Jimmy Carter Continues His Green Energy Legacy With 10-Acre Solar Farm
Former President Jimmy Carter leased 10 acres of his land to Atlanta-based SolAmerica to develop a 1.3-megawatt solar farm in his hometown of Plains, Georgia. An opening ceremony was held Feb. 8 to launch the project, which is projected to produce more than 55 million kilowatt-hours of energy in the next 25 years. The project will provide more than half of the power needs for the 683 residents.
By leasing his land, the 39th president continues his legacy of support for renewable energy. In 1979, Carter installed 32 solar panels on the White House, amid the Arab oil embargo, which caused a national energy crisis. According to the White House Historical Association, Carter ordered the solar panels as part of a campaign to conserve energy and to set an example for the American people. President Reagan removed the solar panels from the White House in 1981. In 2014, President Obama installed a new solar photovoltaic system on the roof, which generates 6.3 kilowatts of electricity for the White House.
In addition to installing 32 solar panels to heat water at the White House many decades ago, President Carter was also responsible for creating the Department of Energy and the Federal Energy Regulatory Commission, and signing the Public Utility Regulatory Act.
Construction for Carter's new project began in October 2016 and includes 3,852 panels. Georgia Power has agreed to buy the electricity generated by the system.
"Distributed, clean energy generation is critical to meeting growing energy needs around the world while fighting the effects of climate change," Carter said. "I am encouraged by the tremendous progress that solar and other clean energy solutions have made in recent years and expect those trends to continue."
Carter and former first lady Rosalynn Carter cut the ribbon on the farm Wednesday, just as the sun broke through a foggy, wet morning, according to the Atlanta Journal-Constitution.
SolAmerica Executive Vice President George Mori initially reached out to Carter's grandson—Georgia state senator and Democratic gubernatorial candidate Jason Carter—to explore the idea of the solar farm. Senator Carter told the crowd of about 1,000 people at the opening ceremony that his grandfather's response to the project was, "How big? When can we do it?," the Atlanta publication noted.
"We are honored to work with President Carter and his family on this project in Plains, as President Carter's leadership on renewable energy matters is well known and much appreciated in our industry," Mori said. "Through a 25-year Power Purchase Agreement with Georgia Power, this project will help expand the growth of renewable energy assets in Georgia, while contributing to the overall economy of Plains."
Carter and his wife grew up in Plains and live about half a mile from the solar farm.
By Itai Vardi
A recent intensification in protests against Williams Partners' planned Atlantic Sunrise pipeline in Pennsylvania prompted a state senator to propose legislation aimed at limiting demonstrations.
Last month, Pennsylvania Sen. Scott Martin (R-Norman) announced his intention to introduce legislation that would pass the costs of law enforcement responding to protests onto the demonstrators. Martin also helped introduce a different bill that would criminalize protests at natural gas facilities.
The so-called "first and last mile" problem is one of the biggest hurdles with public transportation. How do you encourage more people to take Earth-friendlier commutes when their homes are miles away from the train or bus station?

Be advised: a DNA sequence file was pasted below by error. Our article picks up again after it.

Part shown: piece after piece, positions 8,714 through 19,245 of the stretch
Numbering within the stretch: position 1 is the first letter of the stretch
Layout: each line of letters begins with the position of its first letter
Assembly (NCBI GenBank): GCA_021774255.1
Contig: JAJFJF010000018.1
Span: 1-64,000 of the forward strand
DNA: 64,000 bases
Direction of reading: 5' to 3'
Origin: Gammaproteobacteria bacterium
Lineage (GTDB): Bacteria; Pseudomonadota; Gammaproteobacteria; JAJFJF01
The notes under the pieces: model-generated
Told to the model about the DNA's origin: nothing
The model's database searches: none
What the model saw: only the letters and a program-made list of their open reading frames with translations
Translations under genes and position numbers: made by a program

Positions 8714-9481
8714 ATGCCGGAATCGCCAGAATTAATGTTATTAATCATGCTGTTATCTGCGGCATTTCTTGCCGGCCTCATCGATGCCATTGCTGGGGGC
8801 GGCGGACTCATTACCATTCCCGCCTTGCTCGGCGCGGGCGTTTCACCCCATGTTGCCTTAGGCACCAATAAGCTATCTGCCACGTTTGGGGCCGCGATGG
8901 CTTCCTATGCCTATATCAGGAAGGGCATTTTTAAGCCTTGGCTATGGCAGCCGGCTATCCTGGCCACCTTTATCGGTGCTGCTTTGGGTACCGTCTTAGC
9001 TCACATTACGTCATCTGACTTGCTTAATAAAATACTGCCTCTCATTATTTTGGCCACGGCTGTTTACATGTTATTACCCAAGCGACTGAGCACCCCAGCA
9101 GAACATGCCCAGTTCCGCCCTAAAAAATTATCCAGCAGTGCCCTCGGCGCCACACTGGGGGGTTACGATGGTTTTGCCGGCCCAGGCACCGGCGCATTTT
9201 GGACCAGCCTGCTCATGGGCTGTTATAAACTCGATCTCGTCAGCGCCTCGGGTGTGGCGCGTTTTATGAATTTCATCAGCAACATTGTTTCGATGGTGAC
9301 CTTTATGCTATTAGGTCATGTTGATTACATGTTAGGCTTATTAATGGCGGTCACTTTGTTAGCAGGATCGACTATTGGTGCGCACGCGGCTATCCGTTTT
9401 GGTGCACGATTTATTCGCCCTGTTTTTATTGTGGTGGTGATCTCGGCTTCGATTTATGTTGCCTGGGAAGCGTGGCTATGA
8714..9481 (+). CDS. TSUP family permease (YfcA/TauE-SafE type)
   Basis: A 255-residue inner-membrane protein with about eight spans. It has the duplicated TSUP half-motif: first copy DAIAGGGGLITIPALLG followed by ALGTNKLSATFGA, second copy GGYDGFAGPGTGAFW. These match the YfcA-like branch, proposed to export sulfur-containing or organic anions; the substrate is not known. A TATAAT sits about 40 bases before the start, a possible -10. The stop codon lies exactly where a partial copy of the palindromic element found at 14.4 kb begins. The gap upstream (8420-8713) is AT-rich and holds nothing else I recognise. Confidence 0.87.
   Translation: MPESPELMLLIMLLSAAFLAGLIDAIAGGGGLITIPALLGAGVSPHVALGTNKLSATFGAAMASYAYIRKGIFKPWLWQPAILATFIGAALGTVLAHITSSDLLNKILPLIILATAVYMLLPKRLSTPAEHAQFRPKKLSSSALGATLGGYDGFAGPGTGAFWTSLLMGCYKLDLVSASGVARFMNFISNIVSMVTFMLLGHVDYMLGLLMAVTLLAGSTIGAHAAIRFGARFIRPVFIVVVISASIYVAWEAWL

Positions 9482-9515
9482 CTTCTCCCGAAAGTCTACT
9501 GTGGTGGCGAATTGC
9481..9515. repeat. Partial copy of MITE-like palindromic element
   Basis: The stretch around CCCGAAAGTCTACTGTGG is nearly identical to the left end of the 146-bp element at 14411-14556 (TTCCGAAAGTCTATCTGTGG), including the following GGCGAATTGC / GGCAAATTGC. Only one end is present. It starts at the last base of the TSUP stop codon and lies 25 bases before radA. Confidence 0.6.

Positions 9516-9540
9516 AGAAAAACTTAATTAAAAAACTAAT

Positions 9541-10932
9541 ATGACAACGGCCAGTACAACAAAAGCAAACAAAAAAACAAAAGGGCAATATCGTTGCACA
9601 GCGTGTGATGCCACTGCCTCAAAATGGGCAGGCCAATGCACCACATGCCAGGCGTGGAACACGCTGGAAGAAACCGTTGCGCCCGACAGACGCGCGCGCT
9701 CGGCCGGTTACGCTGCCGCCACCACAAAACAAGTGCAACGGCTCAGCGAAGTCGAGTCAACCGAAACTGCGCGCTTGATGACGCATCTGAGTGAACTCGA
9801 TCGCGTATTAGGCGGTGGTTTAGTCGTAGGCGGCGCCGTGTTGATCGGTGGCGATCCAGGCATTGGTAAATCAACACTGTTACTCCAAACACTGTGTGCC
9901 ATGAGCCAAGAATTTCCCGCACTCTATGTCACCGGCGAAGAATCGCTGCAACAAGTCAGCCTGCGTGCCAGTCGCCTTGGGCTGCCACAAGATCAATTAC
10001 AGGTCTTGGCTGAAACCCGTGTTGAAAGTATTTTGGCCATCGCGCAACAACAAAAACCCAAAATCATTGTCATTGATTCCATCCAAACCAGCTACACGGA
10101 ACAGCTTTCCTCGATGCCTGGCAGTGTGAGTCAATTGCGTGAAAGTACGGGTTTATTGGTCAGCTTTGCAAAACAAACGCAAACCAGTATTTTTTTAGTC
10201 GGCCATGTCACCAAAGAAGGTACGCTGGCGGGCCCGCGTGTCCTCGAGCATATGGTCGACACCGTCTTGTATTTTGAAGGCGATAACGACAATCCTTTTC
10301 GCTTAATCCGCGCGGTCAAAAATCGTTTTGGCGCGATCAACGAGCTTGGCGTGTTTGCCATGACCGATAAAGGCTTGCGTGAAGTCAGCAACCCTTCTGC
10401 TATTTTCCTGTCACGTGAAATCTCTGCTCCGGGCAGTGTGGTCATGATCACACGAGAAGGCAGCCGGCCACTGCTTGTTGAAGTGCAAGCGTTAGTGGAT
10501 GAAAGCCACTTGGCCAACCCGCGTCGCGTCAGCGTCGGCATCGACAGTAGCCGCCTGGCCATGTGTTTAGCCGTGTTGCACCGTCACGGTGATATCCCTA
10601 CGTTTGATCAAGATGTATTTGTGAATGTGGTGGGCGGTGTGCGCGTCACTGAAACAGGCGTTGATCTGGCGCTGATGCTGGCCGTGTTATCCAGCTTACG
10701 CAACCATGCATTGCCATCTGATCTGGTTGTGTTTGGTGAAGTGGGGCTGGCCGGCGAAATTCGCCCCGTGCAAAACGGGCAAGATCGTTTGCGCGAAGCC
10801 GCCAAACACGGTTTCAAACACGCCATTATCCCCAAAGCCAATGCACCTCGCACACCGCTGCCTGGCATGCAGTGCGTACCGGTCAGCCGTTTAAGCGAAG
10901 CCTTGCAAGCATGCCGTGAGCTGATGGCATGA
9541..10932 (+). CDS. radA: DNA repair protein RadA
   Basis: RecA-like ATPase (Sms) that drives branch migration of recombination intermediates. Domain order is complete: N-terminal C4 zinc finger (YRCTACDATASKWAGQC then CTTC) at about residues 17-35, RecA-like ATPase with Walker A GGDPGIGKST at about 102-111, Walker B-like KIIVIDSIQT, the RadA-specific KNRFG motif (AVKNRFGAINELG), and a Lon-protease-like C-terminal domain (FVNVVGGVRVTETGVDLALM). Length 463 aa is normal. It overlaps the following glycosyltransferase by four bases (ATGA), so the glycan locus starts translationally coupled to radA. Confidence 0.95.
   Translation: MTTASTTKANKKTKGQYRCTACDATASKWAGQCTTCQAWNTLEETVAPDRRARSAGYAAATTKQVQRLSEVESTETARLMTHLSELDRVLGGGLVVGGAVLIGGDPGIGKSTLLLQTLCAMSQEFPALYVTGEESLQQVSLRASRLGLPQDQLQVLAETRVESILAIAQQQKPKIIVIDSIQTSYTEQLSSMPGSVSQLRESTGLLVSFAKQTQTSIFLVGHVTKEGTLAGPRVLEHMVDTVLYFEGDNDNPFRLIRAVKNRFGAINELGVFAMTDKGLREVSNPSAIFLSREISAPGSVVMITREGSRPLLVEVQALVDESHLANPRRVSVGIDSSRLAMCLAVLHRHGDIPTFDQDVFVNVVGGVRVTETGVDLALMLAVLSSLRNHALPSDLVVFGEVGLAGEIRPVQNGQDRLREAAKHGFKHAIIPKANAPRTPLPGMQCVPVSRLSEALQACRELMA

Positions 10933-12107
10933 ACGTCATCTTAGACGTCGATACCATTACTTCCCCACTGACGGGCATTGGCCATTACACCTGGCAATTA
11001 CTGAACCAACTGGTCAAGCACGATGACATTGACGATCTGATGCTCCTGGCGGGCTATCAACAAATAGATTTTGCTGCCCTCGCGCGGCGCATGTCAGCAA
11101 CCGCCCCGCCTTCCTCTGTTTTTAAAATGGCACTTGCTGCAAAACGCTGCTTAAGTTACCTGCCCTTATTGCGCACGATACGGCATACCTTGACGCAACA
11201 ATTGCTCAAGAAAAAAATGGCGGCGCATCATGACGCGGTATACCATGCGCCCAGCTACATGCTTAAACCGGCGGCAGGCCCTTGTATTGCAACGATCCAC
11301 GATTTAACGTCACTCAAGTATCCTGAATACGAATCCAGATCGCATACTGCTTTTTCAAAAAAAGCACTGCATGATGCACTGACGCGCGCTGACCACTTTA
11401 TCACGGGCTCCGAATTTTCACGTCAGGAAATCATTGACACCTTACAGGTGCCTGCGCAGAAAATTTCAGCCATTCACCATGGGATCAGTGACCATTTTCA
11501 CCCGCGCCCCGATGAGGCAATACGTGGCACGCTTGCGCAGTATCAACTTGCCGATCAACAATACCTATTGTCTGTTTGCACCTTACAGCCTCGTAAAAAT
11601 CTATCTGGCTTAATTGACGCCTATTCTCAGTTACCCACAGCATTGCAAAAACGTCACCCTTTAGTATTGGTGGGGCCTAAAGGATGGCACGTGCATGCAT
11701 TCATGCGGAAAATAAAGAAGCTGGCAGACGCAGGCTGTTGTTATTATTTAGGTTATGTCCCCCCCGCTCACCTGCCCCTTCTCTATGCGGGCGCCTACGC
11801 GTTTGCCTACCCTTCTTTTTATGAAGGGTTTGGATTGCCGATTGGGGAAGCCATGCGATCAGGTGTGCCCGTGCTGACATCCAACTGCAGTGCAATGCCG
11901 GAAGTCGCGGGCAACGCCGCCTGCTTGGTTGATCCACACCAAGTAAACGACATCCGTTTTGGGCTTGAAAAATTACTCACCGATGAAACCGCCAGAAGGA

One solution, as this Estonian electric scooter company proposes, is to simply take your commute with you—literally. Tallinn-based Stigo has developed a compact e-scooter that folds to the size of a rolling suitcase in about two seconds.
[Editor's note: I'm still in shock after hearing the news that Lucia Grenna passed away in her sleep last week. When we first met in April of 2014 at a Copenhagen hotel, I was immediately taken by here powerful presence. We spent the next couple days participating in a Sustainia climate change event where Lucia presented her audacious plans to connect people to the climate issue. I had the chance to partner with Lucia on several other projects throughout the years and work with her incredible Connect4Climate team. I was always in awe of her ability to "make the impossible possible." Her spirit will live on forever. — Stefanie Spear]
It is with a heavy heart that Connect4Climate announces the passing of its founder and leading light, Lucia Grenna. Lucia passed peacefully in her sleep on June 15, well before her time. We remember her for her leadership and extraordinary ability to motivate people to take on some of the greatest challenges of our time, not least climate change.
By Stacy Malkan
Neil deGrasse Tyson has inspired millions of people to care about science and imagine themselves as participants in the scientific process. What a hopeful sign it is to see young girls wearing t-shirts emblazoned with the words, "Forget princess, I want to be an astrophysicist."
As Trevor Noah noted during The Daily Show episode last night (starts at 2:25), the real reason Trump has these rallies is to "get back in front of his loyal crowds and feed of their energy." Noah believes that "Trump supporters are so on board with their dude he can say anything and they'll come along for the ride."
By Katie O'Reilly
Two years ago—long before coal became one of the most dominant and controversial symbols of the 2016 presidential election—Bloomberg Philanthropies approached production company RadicalMedia with the idea of creating a documentary exploring the U.S. coal mining industry. Last spring, they brought on Emmy-nominated director Michael Bonfiglio, tasked with forging a compelling story out of the multitudes of facts, statistics and narratives underlying the declining industry.